From 1983 to 1999 Reinhold Friedrich held the position of solo trumpeter at the Radio Sinfonieorchester Frankfurt. In 2003, Claudio Abbado appointed him permanent solo trumpeter of the Lucerne Festival Orchestra, which has been conducted by Riccardo Chailly since 2017. Furthermore, Reinhold Friedrich is the Artistic Director of the Lucerne Festival Orchestra Brass Ensemble. Present chamber music partners of Reinhold Friedrich are Thomas Duis, Bernd Glemser, and Eriko Takezawa (piano), Robyn Schulkowsky (percussion), Iveta Apkalna, Sebastian Küchler-Blessing, Martin Lücker, and Christian Schmitt (organ).
Reinhold Friedrich is a professor of trumpet at Karlsruhe University of Music, a sought-after lecturer for master classes, and honorary professor at the Royal Academy of Music in London, Escuela Superior de Musica REINA SOFIA in Madrid, and as well as in Hiroshima / Japan. His former students are winners in almost all major international competitions and hold leading positions or professorships throughout Europe, Tokyo, Tel Aviv, Moscow, and Rio de Janeiro.
Reinhold Friedrich was awarded another ECHO Klassik for the recording of the “Russian Trumpet Concerts” (MDG) with Göttinger Symphony Orchestra conducted by Christoph-Mathias Mueller. Numerous other CD recordings document his multifaceted work, including the first recording of the trumpet concerto “Pieta” by Christian Jost (Coviello) and the recording of the second Brandenburg Concerto (Sony) with the Berlin Baroque Soloists under Reinhard Goebel, which won the OPUS Classical price of 2018. A recording of Stravinsky’s L’histoire du Soldat (with Isabelle Faust) at the Wigmore Hall London is in the planning stage.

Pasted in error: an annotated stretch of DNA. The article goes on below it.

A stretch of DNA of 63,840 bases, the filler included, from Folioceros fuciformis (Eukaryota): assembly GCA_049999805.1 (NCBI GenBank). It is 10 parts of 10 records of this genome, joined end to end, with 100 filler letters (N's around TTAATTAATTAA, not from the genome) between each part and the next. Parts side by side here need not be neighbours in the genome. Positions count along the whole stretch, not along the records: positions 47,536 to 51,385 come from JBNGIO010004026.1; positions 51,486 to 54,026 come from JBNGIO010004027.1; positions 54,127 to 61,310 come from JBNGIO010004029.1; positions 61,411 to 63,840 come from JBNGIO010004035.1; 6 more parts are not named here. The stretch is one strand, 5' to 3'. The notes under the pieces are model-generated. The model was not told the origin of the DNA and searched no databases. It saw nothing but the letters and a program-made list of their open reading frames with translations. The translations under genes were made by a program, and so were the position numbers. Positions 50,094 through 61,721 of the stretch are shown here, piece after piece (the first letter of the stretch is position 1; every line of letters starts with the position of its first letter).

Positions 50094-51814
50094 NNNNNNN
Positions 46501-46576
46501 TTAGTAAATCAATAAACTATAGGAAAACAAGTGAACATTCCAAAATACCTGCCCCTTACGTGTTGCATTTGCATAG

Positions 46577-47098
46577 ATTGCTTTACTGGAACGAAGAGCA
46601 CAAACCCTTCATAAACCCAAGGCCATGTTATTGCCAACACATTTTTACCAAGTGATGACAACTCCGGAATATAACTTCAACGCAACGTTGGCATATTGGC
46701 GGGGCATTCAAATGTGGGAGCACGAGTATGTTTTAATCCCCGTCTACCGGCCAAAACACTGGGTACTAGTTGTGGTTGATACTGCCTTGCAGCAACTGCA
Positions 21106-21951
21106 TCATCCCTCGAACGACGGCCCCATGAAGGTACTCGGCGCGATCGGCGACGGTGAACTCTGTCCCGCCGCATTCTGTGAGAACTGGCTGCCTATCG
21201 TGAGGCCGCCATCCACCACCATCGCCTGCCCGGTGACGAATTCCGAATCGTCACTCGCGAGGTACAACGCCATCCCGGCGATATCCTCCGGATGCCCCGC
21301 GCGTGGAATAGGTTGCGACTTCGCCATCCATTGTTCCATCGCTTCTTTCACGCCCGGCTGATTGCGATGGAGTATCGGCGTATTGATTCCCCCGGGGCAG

Upcoming concerts will lead him to the Elbphilharmonie (concert by Bernd Alois Zimmermann), to the Osaka Century Symphony Orchestra, and the Hiroshima Symphony Orchestra (concert by Toshio Hosokawa), to Siberia (UA “Spirit of Siberia” by Enjott Schneider), to the National Orchestra Yerevan (concert by Ilya Chakov), to Australia with Wolfgang Rihm’s trumpet concert “Marsyas” and to the Lucerne Academy Orchestra under the direction of George Benjamin, with Nuria Rial to the Handel Festival in Halle and with the Berliner Barock Solisten under Reinhold Goebel to Lutry and Versailles. He will also be performing in Katowice, Warsaw, Wroclaw, Geneva, Groningen, Hamburg, Bremen, Freiburg, Dusseldorf, Nuremberg, Lyon, Armenia, Korea and Taiwan.
The sound of Grammy and Emmy nominated trumpeter, arranger Greg Adams is one of the world’s best-known musical signatures. As a founding member of Tower of Power, legendary for his arrangements that made the TOP horn section a sought out entity all its own. With countless collaborations in the studio and live on stage, Adams has made his mark on a broad stretch of today’s musical landscape that includes jazz, pop, rock, R&B, soul, and funk.
It has been nearly a quarter century since the genre chameleon trumpeter and arranger became a leader in his own right with his ground breaking 1995 debut Hidden Agenda went. all the way to #1 on Billboard and stayed there for 5 weeks. He hasn’t looked back since. With Greg Adams’ approach that music is a language… the CONVERSATION continues. You will sense a direct connection with the live feel of the music, the open breath of each note and the collaboration of each player.